Saturday, June 30, 2018

Maine Makes History

After lawsuits, allegations of conspiracy and plenty of conjecture, Maine made history on June 12th, when the state was the first in the nation to implement Ranked Choice Voting (RCV). This relatively simple approach asked voters to show their support in nuanced ways. Instead of one or the other, voters were able to demonstrate that who they thought would be a good runner-up in case their candidate didn't win the first round.

For the primary election in June, Republicans elected Sean Moody, a businessman whose auto collision repair company converted to an employee stock ownership plan in 2003) by a clear majority. The Democrats, with seven candidates on the ballot, were left with two that totaled 90% of the votes in total. Thus, all the ballots were shipped to the state capital in Augusta for recounting in the Secretary of State's office. The RCV software counted the second choices on candidates and Janet Mills, an attorney, won 54% of the votes.

There was a surprising lack of drama and confusion as the process unfolded on primary day, but plenty beforehand. The Maine Supreme Court ruled that RCV was unconstitutional, largely because the process outlined in the state's constitution requires a plurality, not a majority. Plurality meaning the largest number of votes. In fact, no Governor has won the majority of an election since 1998. Independents are a powerful force in Maine. Thus, Governor Paul LePage was elected twice, first with 37.6% in 2010, and in 2014 with 48.2%.

Governor LePage is not without controversy. In the early months of my repatriation in 2016, he alleged that the vast majority of drug dealers in Maine were Black or Hispanic and that he had a binder of news articles to prove it. Shortly after, he left a voicemail for a democratic state representative and challenged him to a duel. He's called student protestors "idiots" and displayed a "Wanted" style posters for environmental and labor organizations at a town meeting, and alleged that asylum seekers were the source of the "ziki-fly".

With this track record propelling the action, a coalition banded together to develop and introduce the initiative, passed in 2017, to use RCV in Maine. After some challenges, the system was used in the primary election, but will not be used in the gubernatorial race.  Mainers voted by a vast majority in the recent June 2018 election, to use the RCV process, and other states are looking to Maine for lessons learned from the implementation.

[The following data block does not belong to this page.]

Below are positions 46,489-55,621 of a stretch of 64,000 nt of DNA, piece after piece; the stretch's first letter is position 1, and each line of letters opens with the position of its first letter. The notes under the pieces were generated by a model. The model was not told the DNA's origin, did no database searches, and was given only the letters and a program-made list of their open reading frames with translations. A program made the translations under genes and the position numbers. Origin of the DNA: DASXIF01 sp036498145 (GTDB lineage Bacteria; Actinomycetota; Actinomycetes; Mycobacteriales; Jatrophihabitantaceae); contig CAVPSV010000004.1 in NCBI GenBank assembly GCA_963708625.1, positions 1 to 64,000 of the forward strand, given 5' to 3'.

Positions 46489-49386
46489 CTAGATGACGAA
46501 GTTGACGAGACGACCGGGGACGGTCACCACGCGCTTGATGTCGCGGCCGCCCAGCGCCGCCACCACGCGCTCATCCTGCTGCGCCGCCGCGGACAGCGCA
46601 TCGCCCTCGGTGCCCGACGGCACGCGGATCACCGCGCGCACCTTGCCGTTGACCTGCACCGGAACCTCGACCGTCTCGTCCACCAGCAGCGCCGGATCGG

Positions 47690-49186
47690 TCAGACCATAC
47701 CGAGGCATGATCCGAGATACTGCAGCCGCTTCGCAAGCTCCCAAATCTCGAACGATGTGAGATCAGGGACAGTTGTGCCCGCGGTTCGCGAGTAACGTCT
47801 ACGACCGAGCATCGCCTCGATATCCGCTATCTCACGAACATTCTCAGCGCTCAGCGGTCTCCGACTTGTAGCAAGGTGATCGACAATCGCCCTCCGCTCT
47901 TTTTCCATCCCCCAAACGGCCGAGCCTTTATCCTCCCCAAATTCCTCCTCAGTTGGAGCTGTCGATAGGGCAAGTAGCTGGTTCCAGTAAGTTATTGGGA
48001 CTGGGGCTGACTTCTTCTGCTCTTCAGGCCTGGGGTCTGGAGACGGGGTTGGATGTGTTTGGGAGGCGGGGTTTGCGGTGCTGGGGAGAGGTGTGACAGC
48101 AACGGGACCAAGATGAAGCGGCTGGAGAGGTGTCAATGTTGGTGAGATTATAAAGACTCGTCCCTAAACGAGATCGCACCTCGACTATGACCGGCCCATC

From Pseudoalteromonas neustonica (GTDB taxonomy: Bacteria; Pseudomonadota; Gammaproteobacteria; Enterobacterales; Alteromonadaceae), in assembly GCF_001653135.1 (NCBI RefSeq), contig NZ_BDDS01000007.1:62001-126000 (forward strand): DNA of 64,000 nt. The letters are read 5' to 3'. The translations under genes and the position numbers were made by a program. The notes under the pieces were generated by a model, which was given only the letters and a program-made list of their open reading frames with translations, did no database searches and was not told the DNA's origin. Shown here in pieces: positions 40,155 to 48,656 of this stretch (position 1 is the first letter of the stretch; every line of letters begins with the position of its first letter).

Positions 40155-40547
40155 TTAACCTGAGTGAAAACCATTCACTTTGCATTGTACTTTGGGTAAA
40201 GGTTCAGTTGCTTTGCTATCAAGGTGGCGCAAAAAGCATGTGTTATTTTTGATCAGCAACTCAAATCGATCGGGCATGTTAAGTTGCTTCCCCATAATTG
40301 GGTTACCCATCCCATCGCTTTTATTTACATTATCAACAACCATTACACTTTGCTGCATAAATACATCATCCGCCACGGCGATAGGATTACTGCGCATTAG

As the RCV process unfolds, I hope we find our way into elections, processes, and discussions that propel us closer to the center of human opinion. RCV gives people a chance to lean into a general direction instead of a yes or no. Plurality leaves a lot of people feeling disenfranchised. The electoral college system has flaws in the concentration of power within a few, as opposed to recognizing the technological advances and power of the collective individual vote.

For now, our country is desperate for connections that overcome short-sighted political agendas. We are seeking a path that will help us refine our national identity to the fundamental principles of the Constitution, The Bill of Rights, and the Declaration of Independence.

There's a deeper nuance to our conversations about how to share the collective elements of our humanity as people. The grief from the loss of a child, adherence to globally accepted conventions, the desire for quality and affordable health care, acceptance across skin color and national origin, compassion for the hard choices that the financially challenged face-- all of these seem to be fundamental, universal principles of being human. I feel now, as disconnected as we are becoming from politics, that we must act in individual action to the common good.

No comments:

Post a Comment